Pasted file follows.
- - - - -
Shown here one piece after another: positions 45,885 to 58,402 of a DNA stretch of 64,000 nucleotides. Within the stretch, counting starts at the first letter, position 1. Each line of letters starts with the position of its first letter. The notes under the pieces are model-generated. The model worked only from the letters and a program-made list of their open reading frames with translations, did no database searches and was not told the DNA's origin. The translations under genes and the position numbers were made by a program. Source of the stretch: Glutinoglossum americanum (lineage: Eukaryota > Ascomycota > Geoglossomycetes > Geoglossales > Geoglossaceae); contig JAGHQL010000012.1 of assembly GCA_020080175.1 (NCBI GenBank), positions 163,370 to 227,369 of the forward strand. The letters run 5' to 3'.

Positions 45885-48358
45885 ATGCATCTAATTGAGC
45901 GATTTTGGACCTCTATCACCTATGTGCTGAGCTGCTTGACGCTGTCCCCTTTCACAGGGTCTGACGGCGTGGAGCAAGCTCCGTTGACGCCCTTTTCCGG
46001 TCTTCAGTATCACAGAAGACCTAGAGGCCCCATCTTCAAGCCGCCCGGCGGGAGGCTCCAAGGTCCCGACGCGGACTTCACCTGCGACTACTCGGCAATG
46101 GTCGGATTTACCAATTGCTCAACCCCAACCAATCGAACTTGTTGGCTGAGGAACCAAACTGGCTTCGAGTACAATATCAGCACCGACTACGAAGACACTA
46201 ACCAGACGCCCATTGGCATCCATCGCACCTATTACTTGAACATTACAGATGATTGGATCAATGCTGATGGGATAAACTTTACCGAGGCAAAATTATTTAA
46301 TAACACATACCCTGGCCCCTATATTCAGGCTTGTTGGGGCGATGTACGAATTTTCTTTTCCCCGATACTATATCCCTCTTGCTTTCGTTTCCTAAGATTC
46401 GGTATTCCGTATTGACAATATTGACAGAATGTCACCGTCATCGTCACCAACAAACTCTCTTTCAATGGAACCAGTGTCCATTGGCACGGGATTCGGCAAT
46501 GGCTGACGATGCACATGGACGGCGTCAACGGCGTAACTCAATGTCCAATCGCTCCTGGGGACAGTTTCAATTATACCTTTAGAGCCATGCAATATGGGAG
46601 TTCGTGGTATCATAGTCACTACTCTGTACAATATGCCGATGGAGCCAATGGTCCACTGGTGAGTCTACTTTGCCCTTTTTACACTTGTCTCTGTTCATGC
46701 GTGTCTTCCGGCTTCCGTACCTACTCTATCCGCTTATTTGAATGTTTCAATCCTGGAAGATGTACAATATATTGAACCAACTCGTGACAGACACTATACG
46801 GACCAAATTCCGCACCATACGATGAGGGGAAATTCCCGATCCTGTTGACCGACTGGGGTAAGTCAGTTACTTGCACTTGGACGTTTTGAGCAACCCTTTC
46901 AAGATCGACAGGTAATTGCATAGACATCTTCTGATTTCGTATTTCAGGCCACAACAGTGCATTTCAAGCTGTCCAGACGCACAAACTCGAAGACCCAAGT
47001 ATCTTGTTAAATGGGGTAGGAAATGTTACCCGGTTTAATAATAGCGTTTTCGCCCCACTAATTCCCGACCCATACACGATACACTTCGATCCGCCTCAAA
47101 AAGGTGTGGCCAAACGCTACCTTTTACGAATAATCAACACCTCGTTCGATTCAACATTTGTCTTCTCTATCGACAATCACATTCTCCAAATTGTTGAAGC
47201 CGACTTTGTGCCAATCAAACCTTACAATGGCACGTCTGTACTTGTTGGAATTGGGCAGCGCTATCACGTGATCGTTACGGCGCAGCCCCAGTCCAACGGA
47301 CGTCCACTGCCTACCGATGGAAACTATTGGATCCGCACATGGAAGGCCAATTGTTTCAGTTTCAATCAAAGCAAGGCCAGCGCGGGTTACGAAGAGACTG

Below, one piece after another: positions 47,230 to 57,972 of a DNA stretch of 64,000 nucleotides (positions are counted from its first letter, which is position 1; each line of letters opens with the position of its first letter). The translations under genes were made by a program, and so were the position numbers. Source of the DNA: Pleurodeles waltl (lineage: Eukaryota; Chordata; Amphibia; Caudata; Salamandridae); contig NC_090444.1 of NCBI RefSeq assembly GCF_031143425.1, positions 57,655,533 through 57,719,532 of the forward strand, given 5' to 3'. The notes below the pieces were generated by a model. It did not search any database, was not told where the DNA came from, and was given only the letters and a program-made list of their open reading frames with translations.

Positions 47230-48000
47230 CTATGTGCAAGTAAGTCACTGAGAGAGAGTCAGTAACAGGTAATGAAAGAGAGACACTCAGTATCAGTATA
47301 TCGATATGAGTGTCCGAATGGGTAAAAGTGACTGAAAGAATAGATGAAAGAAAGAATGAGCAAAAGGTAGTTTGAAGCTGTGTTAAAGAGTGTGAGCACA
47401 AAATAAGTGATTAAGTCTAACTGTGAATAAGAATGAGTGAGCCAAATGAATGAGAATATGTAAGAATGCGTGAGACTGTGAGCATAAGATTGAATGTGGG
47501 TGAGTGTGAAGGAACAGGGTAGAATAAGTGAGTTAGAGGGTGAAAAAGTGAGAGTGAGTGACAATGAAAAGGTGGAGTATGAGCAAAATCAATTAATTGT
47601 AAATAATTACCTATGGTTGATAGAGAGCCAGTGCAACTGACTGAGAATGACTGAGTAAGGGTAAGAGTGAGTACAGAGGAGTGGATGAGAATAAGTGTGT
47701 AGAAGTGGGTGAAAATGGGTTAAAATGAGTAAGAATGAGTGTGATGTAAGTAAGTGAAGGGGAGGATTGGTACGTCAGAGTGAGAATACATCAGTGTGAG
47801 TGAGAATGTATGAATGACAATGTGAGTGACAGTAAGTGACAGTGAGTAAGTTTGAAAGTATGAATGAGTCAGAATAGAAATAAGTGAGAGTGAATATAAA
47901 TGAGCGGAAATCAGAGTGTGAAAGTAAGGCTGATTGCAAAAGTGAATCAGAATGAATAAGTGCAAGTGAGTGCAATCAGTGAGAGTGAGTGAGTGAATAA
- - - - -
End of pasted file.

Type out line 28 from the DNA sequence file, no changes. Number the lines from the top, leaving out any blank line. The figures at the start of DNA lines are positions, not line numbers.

47901 TGAGCGGAAATCAGAGTGTGAAAGTAAGGCTGATTGCAAAAGTGAATCAGAATGAATAAGTGCAAGTGAGTGCAATCAGTGAGAGTGAGTGAGTGAATAA